A boat motors by as the Bidwell Bar Bridge is surrounded by fire in Lake Oroville during the Bear fire in Oroville, California on September 9, 2020. - Dangerous dry winds whipped up California's record-breaking wildfires and ignited new blazes Tuesday, as hundreds were evacuated by helicopter and tens of thousands were plunged into darkness by power outages across the western United States. (Photo by JOSH EDELSON / AFP) (Photo by JOSH EDELSON/AFP via Getty Images)
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04:27 - Source: CNN
CNN  — 

In the hottest year on record, the fingerprints of a changing climate in a warming world were all over dozens of extreme weather events.

There wouldn’t be weather without heat; heat is energy, and weather is an expression of that energy, of an atmosphere trying to balance itself. But too much heat in the system raises the limits of what is possible in weather and pushes it toward the extremes.

So it’s maybe no surprise then that this year’s record heat was a “through line” in many of 2023’s most brutal weather events, Kristina Dahl, climate scientist with the Union of Concerned Scientists, told CNN.

“Climate change influences our weather on Earth every day,” Dahl said. “In my mind, the burden of proof now is to show that climate change hasn’t influenced an event, because it’s just so clearly influencing everything around us.”

The extreme weather events of this year are not unique – they’re a sign of what’s to come.

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“These types of events will continue to become more frequent and more severe if we continue to warm the planet,” Dahl said.

These are just a few of 2023’s most notable examples of what a warming planet’s extreme weather can look like.

Off-the-charts rapid intensification

Record heat wasn’t just in the air, it made it to the oceans too, which absorb most of Earth’s excess heat.

“Sea surface temperatures were just so much warmer than they have been in any previous year on record,” Dahl said.

Warm water acts like food for storms, and the exceptionally warm ocean water in 2023 not only created more storms in the Atlantic by neutralizing the storm-dampening effects of a strengthening El Niño, but also fueled explosive strengthening of the storms that formed across the globe.

This explosive strengthening, known as rapid intensification, is becoming more likely as the atmosphere warms.

A combined 12 tropical cyclones in the Atlantic and East Pacific basins rapidly intensified in 2023.

In this NOAA image taken by the GOES satellite, Hurricane Lee crosses the Atlantic Ocean as it moves west on September 8, 2023.

Lee was the strongest Atlantic hurricane this season and maxed out as a rare Category 5 hurricane in the open ocean in September after its winds strengthened by a staggering 85 mph in 24 hours. The outburst made Lee the Atlantic’s third-fastest rapidly intensifying storm on record.

Idalia, the only hurricane to make landfall in the US this year, was yet another example of the more frequent rapid intensification of storms right before landfall.

The storm briefly reached Category 4 status before slamming Florida’s Big Bend region as a Category 3 hurricane – the strongest storm to hit there in more than 125 years.

An overturned semi lays on the shoulder of a highway in the aftermath of Hurricane Otis, on the outskirts of Acapulco, Mexico, Friday, Oct. 27, 2023.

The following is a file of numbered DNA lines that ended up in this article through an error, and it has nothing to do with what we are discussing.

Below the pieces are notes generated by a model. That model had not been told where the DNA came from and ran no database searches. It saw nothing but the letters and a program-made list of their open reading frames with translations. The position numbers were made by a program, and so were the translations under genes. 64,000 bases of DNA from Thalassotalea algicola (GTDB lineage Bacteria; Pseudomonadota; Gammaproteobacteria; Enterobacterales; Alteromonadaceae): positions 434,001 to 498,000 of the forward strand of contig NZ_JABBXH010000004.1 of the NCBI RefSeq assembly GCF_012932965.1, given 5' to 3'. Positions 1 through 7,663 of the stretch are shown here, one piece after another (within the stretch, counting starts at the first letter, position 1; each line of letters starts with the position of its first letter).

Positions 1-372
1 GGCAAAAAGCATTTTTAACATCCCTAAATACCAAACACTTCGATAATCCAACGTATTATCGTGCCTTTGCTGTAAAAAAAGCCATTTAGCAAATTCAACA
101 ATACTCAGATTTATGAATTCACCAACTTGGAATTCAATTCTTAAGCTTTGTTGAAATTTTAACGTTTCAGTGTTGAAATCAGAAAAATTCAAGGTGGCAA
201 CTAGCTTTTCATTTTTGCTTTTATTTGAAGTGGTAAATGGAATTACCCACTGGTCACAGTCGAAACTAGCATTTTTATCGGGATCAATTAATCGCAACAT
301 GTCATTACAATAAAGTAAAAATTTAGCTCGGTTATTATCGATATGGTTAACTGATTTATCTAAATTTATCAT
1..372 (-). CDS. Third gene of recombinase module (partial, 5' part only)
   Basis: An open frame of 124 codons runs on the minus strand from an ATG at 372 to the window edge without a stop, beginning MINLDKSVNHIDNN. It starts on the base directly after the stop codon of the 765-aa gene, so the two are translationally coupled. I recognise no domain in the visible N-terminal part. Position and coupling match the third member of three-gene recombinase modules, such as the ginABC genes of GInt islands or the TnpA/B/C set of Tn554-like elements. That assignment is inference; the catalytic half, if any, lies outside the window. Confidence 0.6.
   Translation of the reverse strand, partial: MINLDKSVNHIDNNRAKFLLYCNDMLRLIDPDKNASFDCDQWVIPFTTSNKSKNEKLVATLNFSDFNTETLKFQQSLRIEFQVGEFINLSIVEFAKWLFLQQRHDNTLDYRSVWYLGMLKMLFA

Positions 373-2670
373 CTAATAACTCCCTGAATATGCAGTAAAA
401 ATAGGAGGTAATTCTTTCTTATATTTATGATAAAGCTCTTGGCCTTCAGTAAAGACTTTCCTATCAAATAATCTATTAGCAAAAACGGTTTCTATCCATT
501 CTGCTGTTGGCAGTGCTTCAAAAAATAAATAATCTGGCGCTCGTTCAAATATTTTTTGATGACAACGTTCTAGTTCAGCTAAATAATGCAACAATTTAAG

The East Pacific’s Hurricane Otis was the most extreme example of rapid strengthening in either basin this year. Otis’s winds increased by an astounding 115 mph in the 24 hours before its devastating Category 5 landfall in Acapulco, Mexico, in October.

Otis was the strongest Pacific storm to ever strike Mexico and came just two weeks after Category 4 Hurricane Lidia – also a rapid intensifier – made landfall just south of Puerto Vallarta as another one of Pacific Mexico’s strongest storms.

Rapid intensification also helped Hurricane Hilary maintain enough strength to track across California as a tropical storm – the state’s first since 1997. Hilary unloaded a deluge that broke tropical rainfall records in a few states and caused extreme flooding that lingered for months in one of the driest places on Earth.

A historic tragedy in a year of unusual wildfire behavior

Unusual wildfire behavior marked the year, both in where fires started and where they didn’t.

Wildfires typically burn 7 to 8 million acres of land each year in the US, but only charred 2.6 million acres in 2023, National Interagency Fire Center statistics show.

This was due in part to a soaking start to the year in the typically fiery West, which kept wildfires to a minimum after years of destruction. One season a trend does not make, and as the world warms, wildfires are becoming more frequent and severeparticularly in the West, the latest National Climate Assessment notes.

Still, the season proved deadly and destructive as intense heat combined with a lack of rain to dry out soil and leave typically wet parts of the US and much of Canada vulnerable to fire.

The Ganer family look through the ashes of their family's home on Malolo Place in the aftermath of a wildfire in Lahaina, western Maui, Hawaii on August 11, 2023.

Tragedy struck Hawaii’s island of Maui in August in the form of the blazing Lahaina inferno.

Wind-driven flames surged so quickly through drought-parched invasive grasses, engulfing everything in their path, that some people fleeing for their lives had no choice but to jump into the Pacific Ocean. Many could not escape, and the Lahaina Fire became the deadliest on US soil in more than 100 years.

Louisiana is one of the wettest states in the US, but after a summer of endless heat, no tropical systems and little rain, the ground turned to tinder. The tremendous dryness peaked in November when 75% of the state was under exceptional drought – the most expansive such area in state history.

The state endured